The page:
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Fesler-Lampert Minnesota Heritage

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The Music of Failure

Bill Holm

“The ground bass is failure; America is the key signature; Pauline Bardal is the lyrical tune that sings at the center; Minneota, Minnesota, is the staff on which the tunes are written.” So begins the masterful title piece from Bill Holm’s first book of essays, The Music of Failure. This collection introduced to many the singular vision and voice of literary giant Bill Holm, a writer who had traveled well and widely but came back to his hometown of Minneota—the town of his immigrant Icelandic ancestors—as, in his words, “for all practical purposes a failure.”
 
What emerges from these pages, and from Holm’s cherished writings over the next two and a half decades, is anything but failure. From his ruminations on life in Minneota, family history, and the “horizontal grandeur” of the Midwestern prairie to a poetry-reading tour of Minnesota nursing homes and an account of a naked man eating lilacs out of his garden, The Music of Failure is a lyrical and surprising compilation that finds Holm mining the stories and places that captivated him and continue to enthrall his many readers.
 
This 25th anniversary edition includes poignant portraits of Holm and the history of The Music of Failure by Jim Heynen and David Pichaske, along with an essay Holm requested be added to this new edition, “Is Minnesota in America Yet?” With beautiful black-and-white photographs by Tom Guttormsson, The Music of Failure is Bill Holm at both his early and quintessential best, an inimitable and much-missed writer who illuminates our private and common lives through both our quiet victories and our sublime failures.

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Old Times on the Upper Mississippi

Recollections of a Steamboat Pilot from 1854 to 1863

George Byron Merrick

George Byron Merrick chronicles the entire panorama of steamboat life he experienced in the mid-1800s, where he started as a cabin boy and worked up to cub pilot on the mighty Mississippi. Originally published in 1909, Merrickā€™s narrative matches lively stories about gamblers, shipwrecks, and steamboat races with rich descriptions of river life and steamboat operations. Fesler-Lampert Minnesota Heritage Series

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Portage Into The Past

J. Arnold Bolz

The wilderness of the Boundary Waters is as rich in history as it is in natural beauty. Almost three hundred years ago, French Canadian voyageurs traveled through this area, which straddles the border of the United States and Canada, paddling birch-bark canoes along the St. Lawrence-Superior route to northwestern Canada. In this work of travel and adventure, Bolz recounts a journey he took in 1958, retracing the voyageurs’ route from Grand Portage on Lake Superior through the Quetico-Superior country to Rainy Lake. His canoe and paddle served as a time machine as he re-created a trip first taken centuries ago.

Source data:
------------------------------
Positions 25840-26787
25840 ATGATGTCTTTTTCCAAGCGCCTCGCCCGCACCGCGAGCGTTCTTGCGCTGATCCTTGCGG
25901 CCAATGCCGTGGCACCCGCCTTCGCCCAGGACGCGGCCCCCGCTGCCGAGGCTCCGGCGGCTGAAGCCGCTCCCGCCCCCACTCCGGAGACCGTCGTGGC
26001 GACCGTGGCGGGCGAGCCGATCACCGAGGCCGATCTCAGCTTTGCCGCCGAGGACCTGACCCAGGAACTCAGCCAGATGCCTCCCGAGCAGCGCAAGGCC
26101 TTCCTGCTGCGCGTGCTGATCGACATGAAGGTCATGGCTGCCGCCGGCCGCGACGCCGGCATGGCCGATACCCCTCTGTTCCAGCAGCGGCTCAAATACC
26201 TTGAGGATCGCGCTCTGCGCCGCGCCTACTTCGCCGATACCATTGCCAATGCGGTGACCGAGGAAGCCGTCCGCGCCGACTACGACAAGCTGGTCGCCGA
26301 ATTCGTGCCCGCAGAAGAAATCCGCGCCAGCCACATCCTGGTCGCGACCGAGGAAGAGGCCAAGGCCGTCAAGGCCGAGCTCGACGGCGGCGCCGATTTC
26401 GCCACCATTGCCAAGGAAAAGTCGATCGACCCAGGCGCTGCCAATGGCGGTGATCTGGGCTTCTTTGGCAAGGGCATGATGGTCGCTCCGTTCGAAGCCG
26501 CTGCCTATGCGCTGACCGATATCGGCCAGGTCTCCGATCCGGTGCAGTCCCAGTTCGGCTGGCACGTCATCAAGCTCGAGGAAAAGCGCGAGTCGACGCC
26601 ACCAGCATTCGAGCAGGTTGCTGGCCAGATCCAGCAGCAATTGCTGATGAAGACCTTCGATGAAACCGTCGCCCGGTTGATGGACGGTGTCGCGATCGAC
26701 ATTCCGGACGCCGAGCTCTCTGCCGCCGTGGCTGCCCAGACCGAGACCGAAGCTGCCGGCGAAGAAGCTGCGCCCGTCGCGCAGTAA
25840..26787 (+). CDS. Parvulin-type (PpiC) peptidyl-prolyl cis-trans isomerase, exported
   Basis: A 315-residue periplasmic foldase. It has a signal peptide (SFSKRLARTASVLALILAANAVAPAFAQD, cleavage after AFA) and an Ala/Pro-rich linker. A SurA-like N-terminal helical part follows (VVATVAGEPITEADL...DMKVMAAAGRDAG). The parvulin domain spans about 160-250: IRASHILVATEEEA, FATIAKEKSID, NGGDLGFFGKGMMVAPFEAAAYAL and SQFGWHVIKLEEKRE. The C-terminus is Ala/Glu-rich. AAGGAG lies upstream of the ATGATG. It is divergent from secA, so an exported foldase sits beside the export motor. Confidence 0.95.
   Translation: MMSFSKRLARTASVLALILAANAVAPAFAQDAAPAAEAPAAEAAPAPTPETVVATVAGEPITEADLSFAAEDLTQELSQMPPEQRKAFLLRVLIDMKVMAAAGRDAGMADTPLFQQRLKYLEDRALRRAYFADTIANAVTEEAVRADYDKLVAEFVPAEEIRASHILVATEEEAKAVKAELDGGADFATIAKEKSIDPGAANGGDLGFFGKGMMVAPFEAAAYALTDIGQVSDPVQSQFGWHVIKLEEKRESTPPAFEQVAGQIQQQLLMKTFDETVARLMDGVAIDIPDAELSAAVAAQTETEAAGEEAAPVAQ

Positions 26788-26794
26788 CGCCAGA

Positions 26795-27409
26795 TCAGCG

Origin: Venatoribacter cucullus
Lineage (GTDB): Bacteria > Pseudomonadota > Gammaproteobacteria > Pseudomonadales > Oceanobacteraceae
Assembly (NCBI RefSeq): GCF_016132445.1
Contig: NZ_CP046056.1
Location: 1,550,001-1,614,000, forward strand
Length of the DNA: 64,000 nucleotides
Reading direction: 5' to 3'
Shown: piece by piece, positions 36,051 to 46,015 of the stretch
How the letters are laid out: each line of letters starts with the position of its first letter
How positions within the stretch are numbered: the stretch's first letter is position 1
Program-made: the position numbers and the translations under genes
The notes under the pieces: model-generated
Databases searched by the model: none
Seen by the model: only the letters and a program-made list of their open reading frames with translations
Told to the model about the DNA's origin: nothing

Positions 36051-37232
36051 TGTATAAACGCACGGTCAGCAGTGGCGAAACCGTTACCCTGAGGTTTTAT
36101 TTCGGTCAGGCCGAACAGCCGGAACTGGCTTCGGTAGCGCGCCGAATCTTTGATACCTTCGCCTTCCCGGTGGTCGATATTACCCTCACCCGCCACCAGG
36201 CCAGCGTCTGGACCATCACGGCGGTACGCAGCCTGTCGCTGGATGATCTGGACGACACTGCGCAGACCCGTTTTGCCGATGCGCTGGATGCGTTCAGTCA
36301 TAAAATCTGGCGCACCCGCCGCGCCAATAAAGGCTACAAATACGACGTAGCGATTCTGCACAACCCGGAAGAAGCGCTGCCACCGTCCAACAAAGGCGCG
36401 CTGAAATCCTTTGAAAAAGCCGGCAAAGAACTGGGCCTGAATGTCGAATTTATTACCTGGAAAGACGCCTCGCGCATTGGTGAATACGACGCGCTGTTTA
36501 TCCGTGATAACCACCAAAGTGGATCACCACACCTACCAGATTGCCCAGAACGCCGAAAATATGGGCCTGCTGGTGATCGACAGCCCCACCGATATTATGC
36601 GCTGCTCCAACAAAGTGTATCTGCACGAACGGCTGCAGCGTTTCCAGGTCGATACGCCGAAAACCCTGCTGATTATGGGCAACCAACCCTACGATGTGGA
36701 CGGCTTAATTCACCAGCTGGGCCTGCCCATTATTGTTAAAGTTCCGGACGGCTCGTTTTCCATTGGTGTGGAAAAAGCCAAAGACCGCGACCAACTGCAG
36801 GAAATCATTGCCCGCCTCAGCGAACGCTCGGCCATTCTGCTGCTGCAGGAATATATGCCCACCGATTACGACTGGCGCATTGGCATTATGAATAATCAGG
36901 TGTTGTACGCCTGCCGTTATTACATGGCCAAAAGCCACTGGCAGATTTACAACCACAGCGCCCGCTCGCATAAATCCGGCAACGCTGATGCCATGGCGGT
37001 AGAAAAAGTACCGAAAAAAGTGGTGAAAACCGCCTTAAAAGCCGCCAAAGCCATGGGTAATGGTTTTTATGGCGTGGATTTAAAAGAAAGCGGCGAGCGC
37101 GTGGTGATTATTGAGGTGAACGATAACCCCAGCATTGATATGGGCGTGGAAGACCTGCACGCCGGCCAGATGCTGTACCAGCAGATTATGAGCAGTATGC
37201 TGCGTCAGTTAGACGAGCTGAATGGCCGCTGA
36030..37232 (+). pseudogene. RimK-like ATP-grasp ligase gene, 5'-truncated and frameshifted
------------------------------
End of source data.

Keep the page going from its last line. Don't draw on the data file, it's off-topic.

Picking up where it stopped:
Beautifully illustrated by Francis Lee Jaques, Portage into the Past  draws from the journals and maps of the early explorers of the region. Today’s adventurers of the north country will treasure this classic, an ideal guidebook to the region’s remarkable past. 

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The Salvager

The Life of Captain Tom Reid on the Great Lakes

Mary Frances Doner

First published in 1958, The Salvager is both a narrative history of Great Lakes shipping disasters of 1880–1950 and the life story of Captain Thomas Reid, who operated one of the region’s largest salvaging companies during that era. 

The treacherous shoals, unpredictable storms, and sub-zero temperatures of the Great Lakes have always posed special hazards to mariners—particularly before the advent of modern navigational technologies—and offered ample opportunity for an enterprising sailor to build a salvage business up from nothing. Designing much of his equipment himself and honing a keen eye for the risks and rewards of various catastrophes, Captain Reid rose from humble beginnings and developed salvaging into a science. Using the actual records of the Reid Wrecking and Towing Company as well as Reid’s personal logs and letters, Mary Frances Doner deftly tells the stories not only of the maritime disasters and the wrecking adventures that followed, but also of those waiting back on shore for their loved ones to return.

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Shelter

Off the Grid in the Mostly Magnetic North

Sarah Stonich

In her search for land to call her own—among tall pines and on a lake—newly single mom Sarah Stonich seeks a sense of permanence, a legacy for her son, and a connection to her heritage. Along this way, Stonich recalls family lore, meets remarkable characters, considers another go at love, and, finally, builds a cabin. But when her precious patch of land is threatened, she discovers that family is no less treasured with or without a piece of earth.

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Sherlock Holmes and the Rune Stone Mystery

Larry Millett